A Dictionary of the English Language
                        A Digital Edition of the 1755 Classic by Samuel Johnson
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View Scan · View Transcription · from page 189

View Scan · View Transcription · from page 189

A'xiom. n.s. [axioma, Lat. ἀξίωμα, from ἀξιόω.]

  1. A proposition evident at first sight, that cannot be made plainer by demonstration.

    Axioms, or principles more general, are such as this, that the greater good is to be chosen before the lesser. Hooker, b. i.

  2. An established principle to be granted without new proof.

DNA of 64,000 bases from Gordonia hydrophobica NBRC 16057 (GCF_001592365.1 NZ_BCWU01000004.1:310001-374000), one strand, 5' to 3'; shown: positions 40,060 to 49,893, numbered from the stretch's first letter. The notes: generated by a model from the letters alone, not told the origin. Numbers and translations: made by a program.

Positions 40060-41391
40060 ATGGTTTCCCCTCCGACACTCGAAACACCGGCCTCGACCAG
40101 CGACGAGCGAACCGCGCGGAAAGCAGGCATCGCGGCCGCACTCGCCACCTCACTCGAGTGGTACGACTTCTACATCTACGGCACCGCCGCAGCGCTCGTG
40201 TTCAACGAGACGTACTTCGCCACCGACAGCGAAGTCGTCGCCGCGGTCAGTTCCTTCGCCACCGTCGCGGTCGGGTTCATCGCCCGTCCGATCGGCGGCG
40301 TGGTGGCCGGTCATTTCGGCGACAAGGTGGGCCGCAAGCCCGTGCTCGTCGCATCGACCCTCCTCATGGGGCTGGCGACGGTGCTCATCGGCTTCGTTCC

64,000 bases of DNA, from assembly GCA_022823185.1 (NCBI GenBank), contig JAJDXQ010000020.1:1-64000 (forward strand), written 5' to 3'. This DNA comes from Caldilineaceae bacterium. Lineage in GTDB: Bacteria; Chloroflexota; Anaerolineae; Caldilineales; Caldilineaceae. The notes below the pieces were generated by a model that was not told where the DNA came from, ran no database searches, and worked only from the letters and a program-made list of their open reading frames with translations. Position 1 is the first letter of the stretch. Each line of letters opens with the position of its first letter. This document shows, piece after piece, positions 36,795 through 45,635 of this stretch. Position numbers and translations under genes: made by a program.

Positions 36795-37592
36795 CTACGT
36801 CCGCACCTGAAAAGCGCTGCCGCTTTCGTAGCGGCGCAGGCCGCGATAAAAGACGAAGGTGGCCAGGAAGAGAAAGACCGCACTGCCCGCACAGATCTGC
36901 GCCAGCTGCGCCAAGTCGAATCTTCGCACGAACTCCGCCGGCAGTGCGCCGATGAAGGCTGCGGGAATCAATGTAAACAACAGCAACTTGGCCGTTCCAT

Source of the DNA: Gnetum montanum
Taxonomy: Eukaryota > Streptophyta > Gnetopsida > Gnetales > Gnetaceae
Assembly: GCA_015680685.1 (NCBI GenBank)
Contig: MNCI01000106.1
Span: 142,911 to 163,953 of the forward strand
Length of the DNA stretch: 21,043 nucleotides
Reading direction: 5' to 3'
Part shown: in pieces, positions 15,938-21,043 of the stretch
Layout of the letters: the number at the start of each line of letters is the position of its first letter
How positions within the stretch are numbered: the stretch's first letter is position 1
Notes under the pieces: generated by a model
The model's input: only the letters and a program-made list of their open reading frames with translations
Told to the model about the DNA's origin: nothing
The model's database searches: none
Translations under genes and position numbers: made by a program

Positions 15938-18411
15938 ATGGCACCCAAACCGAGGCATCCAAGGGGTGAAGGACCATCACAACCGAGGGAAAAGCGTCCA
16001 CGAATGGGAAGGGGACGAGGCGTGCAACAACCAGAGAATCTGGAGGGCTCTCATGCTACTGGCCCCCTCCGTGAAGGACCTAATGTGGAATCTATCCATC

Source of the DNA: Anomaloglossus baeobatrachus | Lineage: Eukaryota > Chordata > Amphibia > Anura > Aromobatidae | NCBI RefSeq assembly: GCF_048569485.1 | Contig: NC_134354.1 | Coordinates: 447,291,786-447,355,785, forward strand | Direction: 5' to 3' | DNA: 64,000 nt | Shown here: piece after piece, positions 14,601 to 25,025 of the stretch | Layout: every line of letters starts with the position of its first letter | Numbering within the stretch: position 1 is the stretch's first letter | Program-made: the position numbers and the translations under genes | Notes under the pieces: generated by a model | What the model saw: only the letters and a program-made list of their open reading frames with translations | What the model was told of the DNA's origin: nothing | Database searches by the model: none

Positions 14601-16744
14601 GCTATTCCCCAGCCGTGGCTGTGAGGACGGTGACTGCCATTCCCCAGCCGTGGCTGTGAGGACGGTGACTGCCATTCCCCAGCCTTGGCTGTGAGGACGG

The axioms of that law, whereby natural agents are guided, have their use in the moral. Hooker, b. i.

    Their affirmations are unto us no axioms; we esteem thereof as things unsaid, and account them but in list of nothing. Brown's Vulgar Errours, b. i.

Sources: Browne, Thomas (203) · Hooker, Richard (175)

Attributes: Greek (126) · Latin (690) · Noun Substantive (1269)

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Cite this page: Johnson, Samuel. "Axiom." A Dictionary of the English Language: A Digital Edition of the 1755 Classic by Samuel Johnson. Edited by Brandi Besalke. Last modified: January 22, 2014. https://johnsonsdictionaryonline.com/axiom/.

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